On the flip side, however, I believe that some harm could be done by revoking the exemption. My article argues that Congress has routinely used the threat of revoking the baseball exemption to pressure MLB to provide valuable concessions to the public, many of which would not have been obtained simply by applying antitrust law to MLB. For example, although courts have never required sports leagues to expand against their will under antitrust law, Congress has been able to obtain this very same benefit from MLB by threatening baseball’s exemption. Specifically, every instance of expansion in MLB history has immediately followed a threat by Congress to repeal the exemption. By revoking the exemption, Congress would lose the ability to obtain these concessions from MLB. Moreover, the continued vitality of the minor leagues would potentially be threatened absent the antitrust exemption, a development which could negatively effect millions of baseball fans around the country.
This summer was the summer of professional sports labor unrest. Football got a deal done, do you think the NBA will salvage its upcoming season?
It’s tough to tell. The differences between the players and the NBA seem to be more significant than those in the NFL dispute. But both sides also have a lot to lose if the NBA misses an entire season. If I had to hazard a guess, I’d anticipate that the lockout costs the NBA some games, but not the entire season.
You’ve written a lot about antitrust matters. One issue that comes up every year is the BCS. Will the BCS format ever change? Do you think the government would ever step in to dismantle the BCS?
I think that it is inevitable that the BCS will eventually change. There is simply too much money to be made from a playoff. Whether that happens in 2014 or sometime further in the future is the tougher call in my mind. As for whether the government would ever intervene, that will be interesting to watch. Utah’s Attorney General insists he will file an antitrust suit against the BCS this fall, while the U.S. Department of Justice continues to investigate the system. If the DoJ filed suit, I expect the BCS would voluntarily modify its system rather quickly. Whether it would do the same in response to a suit by Utah is less clear to me.
How do you think the American Needle decision will impact the NFL long-term?
Ultimately I don’t think American Needle will have much of an effect on the NFL. American Needle effectively reaffirmed the status quo with respect to the antitrust regulation of the NFL, so I don’t anticipate much changing in the aftermath of the decision (I discuss this more in a forthcoming law review article titled “American Needle and the Future of the Single Entity Defense under Section One of the Sherman Act.”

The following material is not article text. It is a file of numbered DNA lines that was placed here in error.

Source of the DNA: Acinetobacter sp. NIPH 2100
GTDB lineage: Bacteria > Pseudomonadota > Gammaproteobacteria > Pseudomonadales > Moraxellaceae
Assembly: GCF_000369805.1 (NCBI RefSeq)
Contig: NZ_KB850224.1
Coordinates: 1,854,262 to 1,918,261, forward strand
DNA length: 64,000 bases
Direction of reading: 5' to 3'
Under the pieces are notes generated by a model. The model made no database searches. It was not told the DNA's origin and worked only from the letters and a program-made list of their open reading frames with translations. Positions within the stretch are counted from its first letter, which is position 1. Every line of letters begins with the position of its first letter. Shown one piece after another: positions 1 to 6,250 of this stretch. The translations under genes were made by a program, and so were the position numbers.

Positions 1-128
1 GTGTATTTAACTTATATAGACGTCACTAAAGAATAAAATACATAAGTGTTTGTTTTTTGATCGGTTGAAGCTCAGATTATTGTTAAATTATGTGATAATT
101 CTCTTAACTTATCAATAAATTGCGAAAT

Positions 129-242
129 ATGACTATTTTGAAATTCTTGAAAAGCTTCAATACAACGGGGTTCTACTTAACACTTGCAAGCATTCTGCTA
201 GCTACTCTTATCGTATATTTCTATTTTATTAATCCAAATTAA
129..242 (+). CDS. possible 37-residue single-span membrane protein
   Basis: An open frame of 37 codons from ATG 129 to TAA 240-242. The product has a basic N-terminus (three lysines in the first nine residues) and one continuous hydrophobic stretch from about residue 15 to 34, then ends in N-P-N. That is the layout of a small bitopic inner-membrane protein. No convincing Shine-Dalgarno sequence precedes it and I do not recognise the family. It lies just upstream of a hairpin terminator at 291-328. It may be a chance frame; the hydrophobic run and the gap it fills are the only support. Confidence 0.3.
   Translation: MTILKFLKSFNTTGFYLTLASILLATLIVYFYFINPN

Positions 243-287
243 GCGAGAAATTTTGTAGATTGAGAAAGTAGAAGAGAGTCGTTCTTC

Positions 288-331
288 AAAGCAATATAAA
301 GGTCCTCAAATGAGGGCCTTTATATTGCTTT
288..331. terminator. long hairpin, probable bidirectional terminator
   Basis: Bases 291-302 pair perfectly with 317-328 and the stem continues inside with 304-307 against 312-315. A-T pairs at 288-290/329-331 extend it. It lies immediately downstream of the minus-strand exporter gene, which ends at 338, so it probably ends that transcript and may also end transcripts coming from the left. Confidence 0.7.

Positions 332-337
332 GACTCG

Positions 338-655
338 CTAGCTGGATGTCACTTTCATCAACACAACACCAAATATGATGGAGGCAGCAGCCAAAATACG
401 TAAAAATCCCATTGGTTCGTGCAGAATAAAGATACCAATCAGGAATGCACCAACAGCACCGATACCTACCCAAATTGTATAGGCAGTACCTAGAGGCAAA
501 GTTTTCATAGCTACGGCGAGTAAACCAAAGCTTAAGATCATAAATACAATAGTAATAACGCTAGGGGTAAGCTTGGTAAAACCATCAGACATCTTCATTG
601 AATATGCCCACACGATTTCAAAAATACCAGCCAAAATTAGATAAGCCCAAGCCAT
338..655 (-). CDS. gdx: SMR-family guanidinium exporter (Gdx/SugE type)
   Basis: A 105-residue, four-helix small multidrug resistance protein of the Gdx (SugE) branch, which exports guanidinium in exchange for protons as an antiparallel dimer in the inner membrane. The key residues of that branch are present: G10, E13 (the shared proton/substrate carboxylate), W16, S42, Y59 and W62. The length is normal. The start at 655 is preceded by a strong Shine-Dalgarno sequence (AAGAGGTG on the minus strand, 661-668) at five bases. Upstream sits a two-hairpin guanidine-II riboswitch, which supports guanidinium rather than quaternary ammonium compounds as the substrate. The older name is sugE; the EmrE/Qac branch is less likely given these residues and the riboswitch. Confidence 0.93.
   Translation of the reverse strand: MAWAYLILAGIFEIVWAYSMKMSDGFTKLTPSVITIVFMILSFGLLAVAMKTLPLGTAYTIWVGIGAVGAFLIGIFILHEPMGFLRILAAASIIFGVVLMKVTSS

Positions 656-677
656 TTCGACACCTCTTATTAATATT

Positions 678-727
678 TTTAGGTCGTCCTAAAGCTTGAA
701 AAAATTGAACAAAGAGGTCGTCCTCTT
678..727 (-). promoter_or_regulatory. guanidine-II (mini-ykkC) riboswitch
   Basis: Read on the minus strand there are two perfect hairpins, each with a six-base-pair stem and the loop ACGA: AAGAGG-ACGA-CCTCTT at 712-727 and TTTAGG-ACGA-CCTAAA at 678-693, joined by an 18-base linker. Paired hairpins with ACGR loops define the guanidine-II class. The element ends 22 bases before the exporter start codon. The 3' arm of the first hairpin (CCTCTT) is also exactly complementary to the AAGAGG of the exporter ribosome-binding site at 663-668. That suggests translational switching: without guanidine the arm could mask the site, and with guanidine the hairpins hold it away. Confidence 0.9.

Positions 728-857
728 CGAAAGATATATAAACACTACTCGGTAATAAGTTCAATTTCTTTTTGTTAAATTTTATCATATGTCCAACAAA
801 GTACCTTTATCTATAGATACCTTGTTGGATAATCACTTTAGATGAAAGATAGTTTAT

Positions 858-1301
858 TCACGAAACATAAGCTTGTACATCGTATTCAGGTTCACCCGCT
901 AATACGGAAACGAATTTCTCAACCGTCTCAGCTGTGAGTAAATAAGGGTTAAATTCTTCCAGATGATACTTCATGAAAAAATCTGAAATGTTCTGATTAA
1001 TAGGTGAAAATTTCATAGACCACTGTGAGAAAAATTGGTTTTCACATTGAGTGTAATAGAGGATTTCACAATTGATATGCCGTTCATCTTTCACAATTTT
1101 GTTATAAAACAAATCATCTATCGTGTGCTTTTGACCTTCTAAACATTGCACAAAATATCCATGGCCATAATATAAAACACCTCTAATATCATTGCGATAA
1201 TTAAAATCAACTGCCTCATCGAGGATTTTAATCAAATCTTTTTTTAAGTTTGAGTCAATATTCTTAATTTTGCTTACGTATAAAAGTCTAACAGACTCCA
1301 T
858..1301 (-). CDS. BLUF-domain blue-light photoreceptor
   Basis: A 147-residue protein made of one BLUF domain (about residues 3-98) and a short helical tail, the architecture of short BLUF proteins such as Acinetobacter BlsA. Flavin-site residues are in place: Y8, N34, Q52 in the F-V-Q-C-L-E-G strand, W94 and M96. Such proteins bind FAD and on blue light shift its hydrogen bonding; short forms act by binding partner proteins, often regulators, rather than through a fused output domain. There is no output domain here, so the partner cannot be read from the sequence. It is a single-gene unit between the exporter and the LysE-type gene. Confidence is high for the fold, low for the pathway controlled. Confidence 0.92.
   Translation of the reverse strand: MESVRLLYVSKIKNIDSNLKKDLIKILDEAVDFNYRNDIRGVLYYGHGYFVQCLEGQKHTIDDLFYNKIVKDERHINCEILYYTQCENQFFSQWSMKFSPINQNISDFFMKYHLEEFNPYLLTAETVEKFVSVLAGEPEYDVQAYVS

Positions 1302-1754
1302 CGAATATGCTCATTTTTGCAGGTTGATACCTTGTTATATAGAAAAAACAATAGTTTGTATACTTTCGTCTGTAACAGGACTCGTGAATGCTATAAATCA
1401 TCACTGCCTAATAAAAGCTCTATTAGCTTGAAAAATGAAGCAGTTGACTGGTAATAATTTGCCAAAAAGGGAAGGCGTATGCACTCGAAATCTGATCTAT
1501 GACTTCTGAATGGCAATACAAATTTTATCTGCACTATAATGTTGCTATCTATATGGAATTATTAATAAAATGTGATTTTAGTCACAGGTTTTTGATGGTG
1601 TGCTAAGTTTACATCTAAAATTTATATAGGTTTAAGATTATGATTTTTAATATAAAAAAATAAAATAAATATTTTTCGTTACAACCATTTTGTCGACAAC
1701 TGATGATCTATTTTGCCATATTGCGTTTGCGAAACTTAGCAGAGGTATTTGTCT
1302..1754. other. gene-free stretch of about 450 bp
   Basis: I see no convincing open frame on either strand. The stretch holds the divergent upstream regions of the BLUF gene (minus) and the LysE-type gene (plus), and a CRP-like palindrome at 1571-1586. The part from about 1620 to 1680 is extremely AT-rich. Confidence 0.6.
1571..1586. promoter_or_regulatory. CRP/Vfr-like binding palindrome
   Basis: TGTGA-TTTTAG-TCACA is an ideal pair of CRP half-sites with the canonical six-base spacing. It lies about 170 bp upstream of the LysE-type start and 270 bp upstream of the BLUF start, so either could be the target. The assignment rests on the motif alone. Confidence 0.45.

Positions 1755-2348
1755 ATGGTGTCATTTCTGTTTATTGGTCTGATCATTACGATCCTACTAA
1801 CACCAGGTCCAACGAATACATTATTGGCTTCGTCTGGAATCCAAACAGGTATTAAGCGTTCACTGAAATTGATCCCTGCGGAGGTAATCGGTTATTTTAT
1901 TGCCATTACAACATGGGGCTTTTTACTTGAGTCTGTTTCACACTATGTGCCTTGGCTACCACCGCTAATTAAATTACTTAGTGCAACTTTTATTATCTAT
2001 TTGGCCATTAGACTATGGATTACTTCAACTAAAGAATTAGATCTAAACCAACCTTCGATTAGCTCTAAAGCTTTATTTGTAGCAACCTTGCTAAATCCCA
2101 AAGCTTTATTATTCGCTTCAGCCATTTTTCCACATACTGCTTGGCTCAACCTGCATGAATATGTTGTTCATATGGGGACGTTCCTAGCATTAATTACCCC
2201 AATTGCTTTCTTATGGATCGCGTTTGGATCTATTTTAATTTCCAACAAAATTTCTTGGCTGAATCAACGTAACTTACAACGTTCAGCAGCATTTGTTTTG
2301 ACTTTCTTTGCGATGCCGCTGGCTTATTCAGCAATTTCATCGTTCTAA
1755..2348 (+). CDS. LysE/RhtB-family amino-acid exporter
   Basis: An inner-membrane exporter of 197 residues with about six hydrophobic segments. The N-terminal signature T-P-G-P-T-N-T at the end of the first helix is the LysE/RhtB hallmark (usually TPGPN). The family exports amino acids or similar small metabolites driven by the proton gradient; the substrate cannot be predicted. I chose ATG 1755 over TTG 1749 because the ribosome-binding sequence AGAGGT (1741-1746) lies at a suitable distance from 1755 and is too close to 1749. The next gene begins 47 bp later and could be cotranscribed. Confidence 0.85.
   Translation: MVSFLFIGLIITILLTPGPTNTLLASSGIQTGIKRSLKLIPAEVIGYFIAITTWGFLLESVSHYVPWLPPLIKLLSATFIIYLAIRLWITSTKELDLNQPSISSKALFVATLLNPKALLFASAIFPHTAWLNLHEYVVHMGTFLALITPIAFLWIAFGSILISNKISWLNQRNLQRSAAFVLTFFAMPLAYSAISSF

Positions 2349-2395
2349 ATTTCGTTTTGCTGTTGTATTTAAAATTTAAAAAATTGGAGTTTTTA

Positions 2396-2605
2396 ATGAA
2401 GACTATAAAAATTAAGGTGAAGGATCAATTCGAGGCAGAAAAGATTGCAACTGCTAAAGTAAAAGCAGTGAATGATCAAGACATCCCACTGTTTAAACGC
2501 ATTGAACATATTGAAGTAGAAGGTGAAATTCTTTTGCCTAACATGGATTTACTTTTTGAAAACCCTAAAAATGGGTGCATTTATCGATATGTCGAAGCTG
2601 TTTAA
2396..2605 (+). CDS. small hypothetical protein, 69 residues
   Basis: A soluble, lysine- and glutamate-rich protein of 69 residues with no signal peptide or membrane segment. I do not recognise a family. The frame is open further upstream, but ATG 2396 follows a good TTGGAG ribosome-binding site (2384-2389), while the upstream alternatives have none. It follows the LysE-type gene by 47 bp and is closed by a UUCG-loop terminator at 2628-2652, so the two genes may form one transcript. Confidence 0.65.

After Michigan, you went to Crowell & Moring and now teach at UGA. What has the transition been like from student to a firm associate to a professor in such a short period of time?
I enjoyed my time at Crowell & Moring, but ultimately decided that academia was a better fit for me, given my interests. Both my parents were professors, so that helped ease the transition for me.
How did you get involved in sports law? Were you always interested in sports?
I’ve always been a sports fan, but my interest in sports law really comes from the fact that I believe sports leagues present a number of challenging and interesting issues under antitrust law. While I certainly have favorite teams that I follow, I personally don’t watch sports as often as most people would suspect given my research interests.
Finally, you’ve got the Big Ten, SEC and MAC covered, so who is winning the BCS title this year?
Another tough call. Given the SEC’s recent dominance, the smart money would appear to be on an SEC team winning the title yet again. Alabama is the conference favorite, but it wouldn’t surprise me to see another team come up from the pack to take the title, like Auburn did last year. It will be interesting to see how things unfold.